Hi, I am a small dancing fish in a big dance pond. I am discovering that in order to create a healthy “ecosystem” for that dance pond (or community), that pond must value support over competition; this is a necessary characteristic of a healthy, thriving dance community. Some competition is normal; its natural for an iridescent blue angel fish to be a little envious of the willowy fins of the beta fish and vise versa, but there is enough room in the big dance sea for all of us.
We are all, emerging or established, experiencing a time with little to no funding available for the arts, but like I said in my last blog, “just keep swimming.” We as artists have an opportunity to band together and move towards a self-supportive dance community. Regardless of funds available, we can support one another in the pursuit to create top-notch work. The more dance produced here in Houston will bring attention, and thus bring additional funding in the long run.
As I’ve been thinking, a certain level of competition is healthy, and necessary; in many ways it helps us be our best self. On my own artistic path, I am continually competing with myself through each project and creation to make it better than the one before. On the flip side, competition is unhealthy when it creates negative feelings between dancers or choreographers. How can we reframe this way of thinking to be less destructive and more constructive? How can we mentor one another? How can we allow the success of strong talented dancers or established companies to inspire us and not defeat us? How can we be of service to each other instead of ego-driven? In the words of Julia Cameron’s The Artist’s Way, she reminds us “… there is more than enough to go around…” If we so choose, the one thing that there will never be a shortage of is love and support.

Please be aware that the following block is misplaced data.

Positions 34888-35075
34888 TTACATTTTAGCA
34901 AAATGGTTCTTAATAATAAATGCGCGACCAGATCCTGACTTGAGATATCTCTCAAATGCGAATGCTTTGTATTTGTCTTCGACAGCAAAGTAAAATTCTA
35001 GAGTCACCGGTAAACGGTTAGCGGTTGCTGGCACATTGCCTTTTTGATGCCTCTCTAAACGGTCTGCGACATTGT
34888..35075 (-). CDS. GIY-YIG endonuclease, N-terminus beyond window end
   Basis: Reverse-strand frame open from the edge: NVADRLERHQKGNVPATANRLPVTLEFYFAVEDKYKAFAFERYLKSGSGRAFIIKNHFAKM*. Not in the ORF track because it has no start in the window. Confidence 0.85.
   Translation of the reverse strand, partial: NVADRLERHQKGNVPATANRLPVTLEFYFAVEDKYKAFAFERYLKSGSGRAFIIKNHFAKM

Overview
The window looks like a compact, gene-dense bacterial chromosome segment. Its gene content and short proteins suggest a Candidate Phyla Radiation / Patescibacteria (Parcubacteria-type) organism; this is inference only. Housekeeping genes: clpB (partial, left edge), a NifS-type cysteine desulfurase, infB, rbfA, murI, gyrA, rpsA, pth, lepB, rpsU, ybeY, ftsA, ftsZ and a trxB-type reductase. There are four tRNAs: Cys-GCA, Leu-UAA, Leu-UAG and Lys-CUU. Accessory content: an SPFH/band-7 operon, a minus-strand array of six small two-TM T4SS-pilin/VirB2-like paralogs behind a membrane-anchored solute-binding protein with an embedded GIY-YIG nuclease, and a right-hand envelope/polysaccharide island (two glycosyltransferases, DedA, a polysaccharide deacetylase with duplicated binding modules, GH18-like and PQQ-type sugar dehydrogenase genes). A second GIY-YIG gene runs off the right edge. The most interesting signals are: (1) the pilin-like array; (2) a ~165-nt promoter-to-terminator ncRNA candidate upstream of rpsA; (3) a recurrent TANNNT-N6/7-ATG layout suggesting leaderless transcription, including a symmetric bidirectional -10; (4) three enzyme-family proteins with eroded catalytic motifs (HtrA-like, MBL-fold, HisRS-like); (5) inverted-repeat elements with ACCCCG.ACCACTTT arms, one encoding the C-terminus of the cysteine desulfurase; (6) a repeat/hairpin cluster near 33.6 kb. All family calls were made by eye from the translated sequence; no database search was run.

My drive to help build a strong dance community, or pond, comes from who I am as a person. I am a team player and my philosophy boils down to this: If “Company X” has a fantastic show with a packed house, while it may not affect me directly (i.e. I was not a participating choreographer), it does affect me indirectly. “Company X” having a successful show highlights the Houston dance scene, and I am a part that scene. It also means that if an audience member attends this show and has a positive experience, the likelihood of them attending another dance concert in the future grows; this future show could be your show, or my show, or a collaborative evening of works. This philosophy drives me to encourage all Houston artists. I strongly feel that we all need to share each other’s successes as if they were our own.
So, in order to practice what I preach, I have created a checklist of things that I do in order to help grow and strengthen my role in this community, and hopefully the community as a whole.
Mini Self-Guide to being a Community Grower
- Volunteer your time for performances. Not only does it help the presenter in a big way and build connections, it also usually means a free ticket to see the show.
Share on Facebook, it takes two seconds! We live in a time where that is one of the most effective ways to promote. If you are excited to see a concert, tell us; if you enjoyed a concert, tell us; if you know of upcoming events, tell us. You never know whom it might reach.
- Set a goal to attend at least 1 dance concert/event/class a month, if not more. I know scheduling is sometimes difficult, but make it a priority.
- Set aside $20 a month to browse online funding campaigns and donate! I’m not always successful with this one, money is tighter some months than others, but I’ve discovered that even $5 can make a difference in a funding campaign, and I continually strive to do this.
- Celebrate art, not just your art.
There are several programs currently happening in Houston that I believe share the goal to thrive through community and not competition, and I truly hope they continue to blossom. Find your own ways to be a community builder, or try some of the things listed above! Also, don’t be too proud to take the support of others; it is not a sign of weakness. We need each other. The more we allow ourselves to give and receive support, the more we create a cycle of good karma and growth towards a stronger and more unified dance pond.
Laura Harrell is currently an adjunct professor at Houston Community College, Lone Star College, and San Jacinto College. Laura has presented choreography at The Dance Gallery Festival (Texas and New York City), the Fringe Festival (Houston), and most recently, in the first ever, Art Saves Lives: A Cultural Conversation performance and educational outreach program in Nice, France. Additionally, she has set work at Sam Houston State University, the American College Dance Festival, Booker T. Washington High School, Lone Star College, San Jacinto College, and was assistant choreographer for Recked Productions site-specific project, Up For Air. This past February, Harrell was a featured emerging artist by NobleMotion Dance, where she presented “Stuck Between a Rug and a Hard Place” in the first ever Next Step Series: HOMEgrown.